I do not have a mathematical degree. What I do have is a Bachelor of Science in Physics from Vanderbilt University. However, mathematics is one of the few areas where people within the field tend not to be impressed with such a thing!

But it does mean I have some college level mathematical training.

However, my focus is on relatively simple mathematics requiring basic concepts, which requires what are usually called elementary methods. That means functionally that most of the time you only need simple mathematics like basic algebra, including modular arithmetic to understand what I'm doing.

There is some research requiring calculus, but it turns out that calculus is one of those mathematical areas where physics students get LOTS of training, so I have a firm background in it. And actually taught myself calculus when I was 12 after I read that one of my heroes Albert Einstein, of course, did so when he was 12.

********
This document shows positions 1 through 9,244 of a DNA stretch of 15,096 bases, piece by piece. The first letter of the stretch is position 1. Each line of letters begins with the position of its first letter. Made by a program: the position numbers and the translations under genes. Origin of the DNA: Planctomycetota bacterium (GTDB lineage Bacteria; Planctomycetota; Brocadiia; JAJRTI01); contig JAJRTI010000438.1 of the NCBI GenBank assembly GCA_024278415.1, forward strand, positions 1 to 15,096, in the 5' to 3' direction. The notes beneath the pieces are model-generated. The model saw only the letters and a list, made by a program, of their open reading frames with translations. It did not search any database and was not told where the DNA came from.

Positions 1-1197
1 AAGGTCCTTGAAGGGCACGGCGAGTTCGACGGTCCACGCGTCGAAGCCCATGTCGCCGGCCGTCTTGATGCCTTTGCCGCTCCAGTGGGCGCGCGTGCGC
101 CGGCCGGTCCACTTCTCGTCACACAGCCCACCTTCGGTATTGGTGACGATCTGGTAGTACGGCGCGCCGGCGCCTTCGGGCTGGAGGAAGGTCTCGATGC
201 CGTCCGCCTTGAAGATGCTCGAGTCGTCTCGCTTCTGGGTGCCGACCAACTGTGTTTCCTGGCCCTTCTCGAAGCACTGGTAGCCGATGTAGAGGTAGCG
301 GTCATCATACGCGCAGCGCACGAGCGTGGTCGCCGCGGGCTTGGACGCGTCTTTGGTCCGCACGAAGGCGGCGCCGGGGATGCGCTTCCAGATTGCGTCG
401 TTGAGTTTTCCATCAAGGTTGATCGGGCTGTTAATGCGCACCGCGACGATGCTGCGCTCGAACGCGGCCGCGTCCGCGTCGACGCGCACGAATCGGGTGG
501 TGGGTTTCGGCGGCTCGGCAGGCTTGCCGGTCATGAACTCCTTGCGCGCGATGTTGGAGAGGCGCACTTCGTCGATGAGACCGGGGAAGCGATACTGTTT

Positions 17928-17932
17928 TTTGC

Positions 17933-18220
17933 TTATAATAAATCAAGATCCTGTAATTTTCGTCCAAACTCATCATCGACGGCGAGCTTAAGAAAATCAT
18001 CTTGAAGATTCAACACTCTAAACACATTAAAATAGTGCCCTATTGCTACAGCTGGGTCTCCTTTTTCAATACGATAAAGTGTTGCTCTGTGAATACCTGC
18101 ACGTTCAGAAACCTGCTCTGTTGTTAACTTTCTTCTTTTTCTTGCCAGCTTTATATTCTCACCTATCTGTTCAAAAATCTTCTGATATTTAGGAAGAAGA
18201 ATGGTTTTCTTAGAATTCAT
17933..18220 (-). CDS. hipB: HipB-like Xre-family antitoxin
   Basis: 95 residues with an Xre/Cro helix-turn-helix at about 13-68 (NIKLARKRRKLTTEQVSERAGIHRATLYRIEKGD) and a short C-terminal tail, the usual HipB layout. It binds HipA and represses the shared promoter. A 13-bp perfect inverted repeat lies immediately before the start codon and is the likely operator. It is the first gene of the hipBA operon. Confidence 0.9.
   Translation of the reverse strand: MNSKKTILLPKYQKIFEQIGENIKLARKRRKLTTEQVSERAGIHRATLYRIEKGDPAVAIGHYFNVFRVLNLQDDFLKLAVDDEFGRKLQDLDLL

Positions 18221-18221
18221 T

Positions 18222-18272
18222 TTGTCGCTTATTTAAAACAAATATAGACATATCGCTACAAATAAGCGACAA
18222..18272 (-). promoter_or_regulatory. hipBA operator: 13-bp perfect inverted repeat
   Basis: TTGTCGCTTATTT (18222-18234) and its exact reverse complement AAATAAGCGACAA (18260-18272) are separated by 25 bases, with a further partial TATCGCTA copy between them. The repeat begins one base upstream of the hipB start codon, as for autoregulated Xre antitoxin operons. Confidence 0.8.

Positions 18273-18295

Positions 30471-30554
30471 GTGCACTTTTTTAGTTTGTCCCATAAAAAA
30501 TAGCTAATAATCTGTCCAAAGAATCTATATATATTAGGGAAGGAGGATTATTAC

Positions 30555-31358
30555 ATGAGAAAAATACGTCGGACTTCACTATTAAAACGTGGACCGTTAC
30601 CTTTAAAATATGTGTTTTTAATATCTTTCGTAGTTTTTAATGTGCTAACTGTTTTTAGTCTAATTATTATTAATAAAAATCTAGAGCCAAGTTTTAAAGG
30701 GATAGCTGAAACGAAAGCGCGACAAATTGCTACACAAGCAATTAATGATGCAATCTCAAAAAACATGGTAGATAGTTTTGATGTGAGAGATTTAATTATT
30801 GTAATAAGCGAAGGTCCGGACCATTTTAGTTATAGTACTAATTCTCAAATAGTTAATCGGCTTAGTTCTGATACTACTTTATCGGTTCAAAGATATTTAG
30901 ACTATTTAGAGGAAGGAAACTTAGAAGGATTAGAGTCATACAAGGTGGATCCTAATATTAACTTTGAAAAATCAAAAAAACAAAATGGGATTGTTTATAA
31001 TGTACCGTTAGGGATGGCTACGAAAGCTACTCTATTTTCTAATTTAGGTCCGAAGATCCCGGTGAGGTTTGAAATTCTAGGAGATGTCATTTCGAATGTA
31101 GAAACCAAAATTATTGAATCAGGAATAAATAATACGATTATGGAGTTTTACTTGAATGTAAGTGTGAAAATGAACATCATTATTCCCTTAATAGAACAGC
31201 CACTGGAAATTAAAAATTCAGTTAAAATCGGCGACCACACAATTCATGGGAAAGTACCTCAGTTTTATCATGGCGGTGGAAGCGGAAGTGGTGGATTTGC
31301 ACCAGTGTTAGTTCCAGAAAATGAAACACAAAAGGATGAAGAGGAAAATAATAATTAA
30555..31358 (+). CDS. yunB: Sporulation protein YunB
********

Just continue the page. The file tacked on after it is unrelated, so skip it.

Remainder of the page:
I've had extensive training in problem solving since I was a kid, including some time at Duke University. Guess it's worth backing that up with a certificate:

It has been new to me to be challenged by others as much as I have been when it came to discussing mathematical subjects. Most of my life people have been, let's say, less inclined to challenge me in such a way. But I think it has been healthy for me to back things up by other means.

To me the focus on basic mathematical tools is most important as it allows interested people to easily check my work. But guess if it helps it is worth it to put up other information that can be helpful.

James Harris

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